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Journal of Business Ethics

, Volume 154, Issue 4, pp 967–974 | Cite as

Decomposing Legal Personhood

  • Jon GarthoffEmail author
Original Paper

Abstract

The claim that corporations are not people is perhaps the most frequently voiced criticism of the United States Supreme Court decision Citizens United v. Federal Election Commission. There is something obviously correct about this claim. While the nature and extent of obligations with respect to group agents like corporations and labor unions is far from clear, it is manifest in moral understanding and deeply embedded in legal practice that there is no general requirement to treat them like natural persons. Group agents may be denied rights to marry, vote, or run for public office. More generally the need to guard against discrimination, the core injustice in racism and sexism, has no direct application to the case of group agents. There is also something obviously incorrect about the claim that corporations are not people. The legal practice of treating some group agents as persons under law is ancient, found already in Roman law at the time of Justinian. In this essay I propose that reflection on this tension reveals that fundamental revision to the doctrine of legal personhood is needed. More specifically I propose that legal personhood be decomposed into at least two elements—standing and liability—and that legal systems reject the principle that an entity possesses one just in case it possesses the other. The import of this change ramifies broadly. Decomposing legal personhood not only enables a satisfactory account of the status of corporations and labor unions, who as such have liability but not standing, it also enables a satisfactory account of the status of those who as such have standing but not liability: severely mentally disabled persons, very young children (including fetuses), and non-human animals with phenomenal consciousness but lacking capacities to understand reasons and justifications.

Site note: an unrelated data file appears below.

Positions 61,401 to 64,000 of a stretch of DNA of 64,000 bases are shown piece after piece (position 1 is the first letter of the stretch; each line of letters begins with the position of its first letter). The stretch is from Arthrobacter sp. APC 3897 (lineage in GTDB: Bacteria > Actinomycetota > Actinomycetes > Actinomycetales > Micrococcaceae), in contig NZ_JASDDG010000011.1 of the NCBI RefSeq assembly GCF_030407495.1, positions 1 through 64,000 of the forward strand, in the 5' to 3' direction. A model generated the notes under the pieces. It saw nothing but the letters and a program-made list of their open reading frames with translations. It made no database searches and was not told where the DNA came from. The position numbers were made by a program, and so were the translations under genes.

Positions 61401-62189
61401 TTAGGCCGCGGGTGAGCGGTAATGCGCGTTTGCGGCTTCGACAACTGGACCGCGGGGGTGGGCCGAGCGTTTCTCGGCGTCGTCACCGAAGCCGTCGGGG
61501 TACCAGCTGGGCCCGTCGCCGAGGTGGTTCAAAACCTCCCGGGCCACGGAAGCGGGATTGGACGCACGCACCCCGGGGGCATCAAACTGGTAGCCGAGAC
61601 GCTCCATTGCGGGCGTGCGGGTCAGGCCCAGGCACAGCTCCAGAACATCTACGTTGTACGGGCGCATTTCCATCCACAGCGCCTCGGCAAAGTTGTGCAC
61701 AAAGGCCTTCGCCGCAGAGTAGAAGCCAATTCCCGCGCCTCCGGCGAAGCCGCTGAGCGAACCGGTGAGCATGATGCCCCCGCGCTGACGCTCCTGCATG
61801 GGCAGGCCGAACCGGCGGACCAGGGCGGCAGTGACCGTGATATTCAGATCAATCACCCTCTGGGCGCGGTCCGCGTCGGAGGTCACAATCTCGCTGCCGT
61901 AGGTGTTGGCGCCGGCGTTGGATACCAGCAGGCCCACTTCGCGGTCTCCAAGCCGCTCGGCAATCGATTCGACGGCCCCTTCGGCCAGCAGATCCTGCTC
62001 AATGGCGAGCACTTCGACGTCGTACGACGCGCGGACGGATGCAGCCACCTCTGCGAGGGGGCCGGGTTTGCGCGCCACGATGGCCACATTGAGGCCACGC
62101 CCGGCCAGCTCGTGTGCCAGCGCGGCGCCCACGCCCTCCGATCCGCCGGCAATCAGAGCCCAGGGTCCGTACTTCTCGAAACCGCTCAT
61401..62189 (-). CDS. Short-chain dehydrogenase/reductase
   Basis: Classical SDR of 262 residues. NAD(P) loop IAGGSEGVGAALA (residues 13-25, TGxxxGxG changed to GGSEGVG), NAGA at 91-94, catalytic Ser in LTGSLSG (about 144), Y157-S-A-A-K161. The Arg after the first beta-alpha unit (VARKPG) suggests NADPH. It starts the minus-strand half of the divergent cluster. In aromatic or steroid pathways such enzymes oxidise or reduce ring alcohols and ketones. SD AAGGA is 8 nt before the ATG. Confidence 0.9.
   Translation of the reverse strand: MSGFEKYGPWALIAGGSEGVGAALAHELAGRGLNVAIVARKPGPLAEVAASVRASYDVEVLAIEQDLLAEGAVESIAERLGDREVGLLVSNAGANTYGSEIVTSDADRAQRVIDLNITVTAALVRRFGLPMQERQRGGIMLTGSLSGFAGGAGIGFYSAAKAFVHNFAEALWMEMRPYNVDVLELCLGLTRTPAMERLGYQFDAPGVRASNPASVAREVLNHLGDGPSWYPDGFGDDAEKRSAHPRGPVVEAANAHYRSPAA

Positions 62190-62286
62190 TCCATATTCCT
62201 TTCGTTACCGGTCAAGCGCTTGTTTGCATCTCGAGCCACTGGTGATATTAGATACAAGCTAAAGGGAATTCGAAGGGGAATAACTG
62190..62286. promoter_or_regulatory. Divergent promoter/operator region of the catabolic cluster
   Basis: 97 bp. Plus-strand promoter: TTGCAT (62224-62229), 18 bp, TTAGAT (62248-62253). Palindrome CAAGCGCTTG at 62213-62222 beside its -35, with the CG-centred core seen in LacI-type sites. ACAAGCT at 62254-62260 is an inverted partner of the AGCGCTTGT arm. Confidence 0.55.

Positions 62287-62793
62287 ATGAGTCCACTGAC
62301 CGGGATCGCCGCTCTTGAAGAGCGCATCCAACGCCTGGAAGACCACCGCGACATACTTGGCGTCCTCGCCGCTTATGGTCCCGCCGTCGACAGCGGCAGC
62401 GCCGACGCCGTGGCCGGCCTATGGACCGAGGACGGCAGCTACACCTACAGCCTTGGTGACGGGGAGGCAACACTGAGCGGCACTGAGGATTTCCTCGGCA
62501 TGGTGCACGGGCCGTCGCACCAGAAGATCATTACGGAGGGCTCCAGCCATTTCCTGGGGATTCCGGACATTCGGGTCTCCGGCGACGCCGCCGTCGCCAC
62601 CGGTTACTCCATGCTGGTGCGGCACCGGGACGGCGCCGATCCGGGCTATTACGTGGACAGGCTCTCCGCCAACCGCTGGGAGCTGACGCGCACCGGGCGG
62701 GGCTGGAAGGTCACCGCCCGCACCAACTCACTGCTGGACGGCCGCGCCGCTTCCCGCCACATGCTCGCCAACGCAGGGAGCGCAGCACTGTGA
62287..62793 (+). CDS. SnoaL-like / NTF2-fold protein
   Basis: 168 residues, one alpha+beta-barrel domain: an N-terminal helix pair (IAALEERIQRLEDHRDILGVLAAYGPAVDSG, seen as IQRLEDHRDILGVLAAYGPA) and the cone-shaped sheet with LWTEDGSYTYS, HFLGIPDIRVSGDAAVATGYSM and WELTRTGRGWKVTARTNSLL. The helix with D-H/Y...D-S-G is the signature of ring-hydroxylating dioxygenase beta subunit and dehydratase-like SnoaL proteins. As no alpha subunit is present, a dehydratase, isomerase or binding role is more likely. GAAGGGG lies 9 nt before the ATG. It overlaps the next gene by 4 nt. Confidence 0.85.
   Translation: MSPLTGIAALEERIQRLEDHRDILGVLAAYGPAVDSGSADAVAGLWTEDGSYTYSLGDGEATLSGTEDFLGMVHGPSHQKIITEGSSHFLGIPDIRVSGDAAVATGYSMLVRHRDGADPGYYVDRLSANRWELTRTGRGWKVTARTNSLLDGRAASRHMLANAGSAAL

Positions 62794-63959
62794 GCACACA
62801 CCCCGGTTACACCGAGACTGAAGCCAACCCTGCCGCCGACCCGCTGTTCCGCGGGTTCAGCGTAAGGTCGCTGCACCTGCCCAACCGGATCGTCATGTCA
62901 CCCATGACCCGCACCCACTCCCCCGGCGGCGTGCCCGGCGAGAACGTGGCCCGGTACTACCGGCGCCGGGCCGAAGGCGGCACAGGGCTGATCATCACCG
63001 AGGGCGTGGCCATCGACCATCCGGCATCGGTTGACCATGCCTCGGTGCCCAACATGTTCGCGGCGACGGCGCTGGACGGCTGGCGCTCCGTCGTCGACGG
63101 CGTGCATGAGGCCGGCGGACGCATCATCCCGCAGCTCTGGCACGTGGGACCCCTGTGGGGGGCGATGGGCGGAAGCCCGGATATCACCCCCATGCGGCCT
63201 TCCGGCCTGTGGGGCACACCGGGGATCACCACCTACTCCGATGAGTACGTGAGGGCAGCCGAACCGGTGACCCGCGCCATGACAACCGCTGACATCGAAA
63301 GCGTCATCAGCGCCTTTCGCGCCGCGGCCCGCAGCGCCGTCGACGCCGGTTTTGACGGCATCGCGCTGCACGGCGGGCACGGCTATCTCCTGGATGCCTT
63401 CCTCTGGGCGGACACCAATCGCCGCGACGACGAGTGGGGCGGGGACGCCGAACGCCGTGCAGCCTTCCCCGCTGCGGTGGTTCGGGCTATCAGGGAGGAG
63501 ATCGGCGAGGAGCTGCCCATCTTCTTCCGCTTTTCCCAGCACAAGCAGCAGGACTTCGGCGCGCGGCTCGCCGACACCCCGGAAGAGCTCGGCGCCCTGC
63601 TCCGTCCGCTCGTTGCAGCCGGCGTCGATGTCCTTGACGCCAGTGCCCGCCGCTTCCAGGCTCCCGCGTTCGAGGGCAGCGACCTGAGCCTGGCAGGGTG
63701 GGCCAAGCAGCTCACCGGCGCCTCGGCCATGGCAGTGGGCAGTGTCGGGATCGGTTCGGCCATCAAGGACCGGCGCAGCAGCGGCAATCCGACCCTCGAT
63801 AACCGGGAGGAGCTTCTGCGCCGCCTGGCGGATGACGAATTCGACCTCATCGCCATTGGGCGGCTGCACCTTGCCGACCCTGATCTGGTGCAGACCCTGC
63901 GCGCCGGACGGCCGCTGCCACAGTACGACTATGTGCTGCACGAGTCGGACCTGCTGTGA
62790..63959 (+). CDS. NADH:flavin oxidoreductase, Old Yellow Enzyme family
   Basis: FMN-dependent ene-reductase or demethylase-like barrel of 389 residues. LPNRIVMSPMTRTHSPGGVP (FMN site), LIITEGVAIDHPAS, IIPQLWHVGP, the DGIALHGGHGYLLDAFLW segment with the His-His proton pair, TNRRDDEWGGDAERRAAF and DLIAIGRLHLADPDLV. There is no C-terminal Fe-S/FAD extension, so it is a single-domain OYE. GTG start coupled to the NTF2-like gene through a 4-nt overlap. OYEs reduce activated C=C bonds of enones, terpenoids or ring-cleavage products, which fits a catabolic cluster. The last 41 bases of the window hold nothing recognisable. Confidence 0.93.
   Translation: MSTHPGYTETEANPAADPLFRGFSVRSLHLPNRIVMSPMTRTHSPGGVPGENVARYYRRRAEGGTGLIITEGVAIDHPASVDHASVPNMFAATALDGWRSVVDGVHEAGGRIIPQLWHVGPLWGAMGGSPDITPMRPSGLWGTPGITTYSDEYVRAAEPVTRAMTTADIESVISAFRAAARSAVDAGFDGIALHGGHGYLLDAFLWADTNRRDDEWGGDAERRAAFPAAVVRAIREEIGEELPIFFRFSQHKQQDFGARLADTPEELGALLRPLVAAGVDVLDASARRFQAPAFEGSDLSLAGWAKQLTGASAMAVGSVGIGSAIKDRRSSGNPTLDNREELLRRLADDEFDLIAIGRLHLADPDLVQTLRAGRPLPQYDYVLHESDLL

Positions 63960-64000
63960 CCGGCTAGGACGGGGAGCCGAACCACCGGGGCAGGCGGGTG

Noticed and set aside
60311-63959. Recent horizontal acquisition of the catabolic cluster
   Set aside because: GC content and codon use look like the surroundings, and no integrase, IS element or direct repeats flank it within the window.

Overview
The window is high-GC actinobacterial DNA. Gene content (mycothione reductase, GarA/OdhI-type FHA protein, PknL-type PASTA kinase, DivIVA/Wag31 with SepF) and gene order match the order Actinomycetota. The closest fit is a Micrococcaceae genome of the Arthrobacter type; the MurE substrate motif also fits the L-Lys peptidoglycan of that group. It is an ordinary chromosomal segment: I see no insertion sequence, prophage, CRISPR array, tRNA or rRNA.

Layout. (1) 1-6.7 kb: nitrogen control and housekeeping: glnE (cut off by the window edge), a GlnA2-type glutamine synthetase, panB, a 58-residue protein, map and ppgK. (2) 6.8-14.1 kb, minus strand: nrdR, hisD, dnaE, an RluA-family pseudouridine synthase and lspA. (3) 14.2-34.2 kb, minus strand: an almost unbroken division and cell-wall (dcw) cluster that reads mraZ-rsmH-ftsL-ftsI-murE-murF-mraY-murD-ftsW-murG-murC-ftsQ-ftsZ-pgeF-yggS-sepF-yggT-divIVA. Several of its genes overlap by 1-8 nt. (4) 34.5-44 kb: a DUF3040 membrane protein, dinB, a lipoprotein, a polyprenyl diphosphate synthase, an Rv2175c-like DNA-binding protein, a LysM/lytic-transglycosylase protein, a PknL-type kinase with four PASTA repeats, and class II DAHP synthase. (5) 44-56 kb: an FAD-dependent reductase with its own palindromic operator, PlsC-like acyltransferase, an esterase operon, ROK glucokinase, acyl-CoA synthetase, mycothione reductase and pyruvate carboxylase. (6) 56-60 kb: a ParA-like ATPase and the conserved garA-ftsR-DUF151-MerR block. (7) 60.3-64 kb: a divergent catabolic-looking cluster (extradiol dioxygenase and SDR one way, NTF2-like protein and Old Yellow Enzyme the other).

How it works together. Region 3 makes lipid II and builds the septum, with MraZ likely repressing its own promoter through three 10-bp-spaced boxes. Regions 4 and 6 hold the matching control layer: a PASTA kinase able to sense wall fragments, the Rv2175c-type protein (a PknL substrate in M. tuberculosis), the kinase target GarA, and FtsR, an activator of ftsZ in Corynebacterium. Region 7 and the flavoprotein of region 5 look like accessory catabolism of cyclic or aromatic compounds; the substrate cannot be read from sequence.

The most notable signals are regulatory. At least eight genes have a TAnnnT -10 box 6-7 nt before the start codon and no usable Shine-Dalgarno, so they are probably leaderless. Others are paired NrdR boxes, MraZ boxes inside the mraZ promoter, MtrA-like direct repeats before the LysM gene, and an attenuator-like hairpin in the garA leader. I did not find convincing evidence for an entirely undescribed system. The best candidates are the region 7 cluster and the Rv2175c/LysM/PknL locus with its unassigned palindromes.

Keywords

Animal personhood Citizens United Corporate personhood Legal personality Liability Standing 

Notes

Acknowledgements

I would like to thank Brad Cokelet, Jake Earl, Georgi Gardiner, Amanda Greene, Yannig Luthra, Jonathan Peterson, and David Reidy for instructive discussion of an earlier draft of this essay. I would also like to thank audiences at Loyola University in New Orleans and at an Eastern Division Meeting of the American Philosophical Association for their helpful comments and questions.

Compliance with Ethical Standards

Conflict of interest

I declare that I have no conflict of interest.

Research Involving Human and Animal Participants

This article does not contain any studies with human participants or animals that were performed by the author.

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Copyright information

© Springer Science+Business Media B.V., part of Springer Nature 2018

Authors and Affiliations

  1. 1.Department of PhilosophyUniversity of TennesseeKnoxvilleUSA

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